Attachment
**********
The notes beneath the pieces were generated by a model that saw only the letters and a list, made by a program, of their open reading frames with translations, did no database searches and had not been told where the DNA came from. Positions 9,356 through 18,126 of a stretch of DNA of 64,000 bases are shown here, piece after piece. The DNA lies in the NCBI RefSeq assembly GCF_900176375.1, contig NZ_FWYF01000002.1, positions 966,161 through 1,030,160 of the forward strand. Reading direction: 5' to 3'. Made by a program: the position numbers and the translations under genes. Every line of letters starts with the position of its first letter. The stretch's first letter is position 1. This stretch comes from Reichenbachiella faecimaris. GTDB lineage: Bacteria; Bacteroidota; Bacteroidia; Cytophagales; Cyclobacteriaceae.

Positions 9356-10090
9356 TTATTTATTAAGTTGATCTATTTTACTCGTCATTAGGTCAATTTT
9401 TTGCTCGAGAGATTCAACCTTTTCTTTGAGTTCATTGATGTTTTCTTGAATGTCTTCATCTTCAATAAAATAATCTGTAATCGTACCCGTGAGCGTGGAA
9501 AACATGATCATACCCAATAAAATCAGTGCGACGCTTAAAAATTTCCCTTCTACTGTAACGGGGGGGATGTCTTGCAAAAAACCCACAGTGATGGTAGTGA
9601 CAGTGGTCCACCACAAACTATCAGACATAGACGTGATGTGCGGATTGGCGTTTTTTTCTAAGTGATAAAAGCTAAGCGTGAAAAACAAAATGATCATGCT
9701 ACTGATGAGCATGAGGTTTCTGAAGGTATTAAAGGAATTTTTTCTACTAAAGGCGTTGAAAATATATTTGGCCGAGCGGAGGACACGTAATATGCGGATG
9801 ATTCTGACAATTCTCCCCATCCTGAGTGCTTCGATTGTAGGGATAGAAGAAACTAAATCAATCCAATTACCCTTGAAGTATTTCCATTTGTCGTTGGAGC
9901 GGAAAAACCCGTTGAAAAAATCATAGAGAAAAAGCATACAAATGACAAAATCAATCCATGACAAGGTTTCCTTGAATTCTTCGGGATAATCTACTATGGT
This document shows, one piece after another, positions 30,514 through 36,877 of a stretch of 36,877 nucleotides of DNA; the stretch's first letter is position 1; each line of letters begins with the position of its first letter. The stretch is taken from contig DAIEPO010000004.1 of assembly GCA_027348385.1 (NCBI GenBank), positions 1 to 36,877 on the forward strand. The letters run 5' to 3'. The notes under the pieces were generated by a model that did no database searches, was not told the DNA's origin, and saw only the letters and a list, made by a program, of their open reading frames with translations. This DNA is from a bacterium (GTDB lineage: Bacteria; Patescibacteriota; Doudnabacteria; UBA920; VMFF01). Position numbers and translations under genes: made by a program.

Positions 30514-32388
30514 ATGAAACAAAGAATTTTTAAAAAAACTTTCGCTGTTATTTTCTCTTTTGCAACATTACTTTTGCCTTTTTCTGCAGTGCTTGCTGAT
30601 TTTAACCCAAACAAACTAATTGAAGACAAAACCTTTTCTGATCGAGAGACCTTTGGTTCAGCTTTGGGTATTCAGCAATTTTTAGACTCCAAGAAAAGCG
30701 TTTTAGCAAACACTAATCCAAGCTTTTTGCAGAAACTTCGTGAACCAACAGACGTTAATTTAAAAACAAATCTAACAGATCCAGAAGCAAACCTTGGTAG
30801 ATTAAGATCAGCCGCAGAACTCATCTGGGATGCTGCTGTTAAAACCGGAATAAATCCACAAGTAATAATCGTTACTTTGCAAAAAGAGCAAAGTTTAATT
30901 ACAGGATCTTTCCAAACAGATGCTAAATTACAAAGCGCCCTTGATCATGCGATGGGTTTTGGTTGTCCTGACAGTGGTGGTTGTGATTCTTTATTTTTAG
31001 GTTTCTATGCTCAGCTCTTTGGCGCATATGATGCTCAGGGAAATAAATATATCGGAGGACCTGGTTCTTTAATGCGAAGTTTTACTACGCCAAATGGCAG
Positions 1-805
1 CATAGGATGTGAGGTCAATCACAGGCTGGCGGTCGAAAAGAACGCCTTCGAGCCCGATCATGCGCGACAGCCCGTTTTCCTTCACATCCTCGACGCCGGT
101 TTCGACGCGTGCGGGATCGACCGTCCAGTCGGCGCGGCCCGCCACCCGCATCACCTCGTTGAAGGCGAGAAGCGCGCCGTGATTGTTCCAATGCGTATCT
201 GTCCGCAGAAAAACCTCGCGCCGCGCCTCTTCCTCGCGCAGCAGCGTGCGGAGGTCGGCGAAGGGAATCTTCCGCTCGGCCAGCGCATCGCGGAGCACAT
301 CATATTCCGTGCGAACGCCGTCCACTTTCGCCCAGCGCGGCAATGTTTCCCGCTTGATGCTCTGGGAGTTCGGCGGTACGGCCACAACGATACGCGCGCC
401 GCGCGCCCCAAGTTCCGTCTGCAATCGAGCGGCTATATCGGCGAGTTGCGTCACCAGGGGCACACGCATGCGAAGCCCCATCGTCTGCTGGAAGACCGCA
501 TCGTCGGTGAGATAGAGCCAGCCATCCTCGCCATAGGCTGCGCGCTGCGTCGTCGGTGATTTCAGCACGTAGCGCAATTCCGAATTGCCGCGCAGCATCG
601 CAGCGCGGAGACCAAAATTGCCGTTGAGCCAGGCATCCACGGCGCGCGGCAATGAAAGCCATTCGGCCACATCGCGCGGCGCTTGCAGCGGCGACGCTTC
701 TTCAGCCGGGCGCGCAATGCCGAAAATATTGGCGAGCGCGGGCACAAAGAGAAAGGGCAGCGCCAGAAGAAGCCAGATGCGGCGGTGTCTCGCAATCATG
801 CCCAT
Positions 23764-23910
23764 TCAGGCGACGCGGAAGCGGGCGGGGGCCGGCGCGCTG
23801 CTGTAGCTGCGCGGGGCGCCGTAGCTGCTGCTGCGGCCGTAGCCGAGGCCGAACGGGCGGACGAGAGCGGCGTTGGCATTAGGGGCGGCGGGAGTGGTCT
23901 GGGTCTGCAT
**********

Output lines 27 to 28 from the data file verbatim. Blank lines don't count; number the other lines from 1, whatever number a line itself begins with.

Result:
801 CCCAT
Positions 23764-23910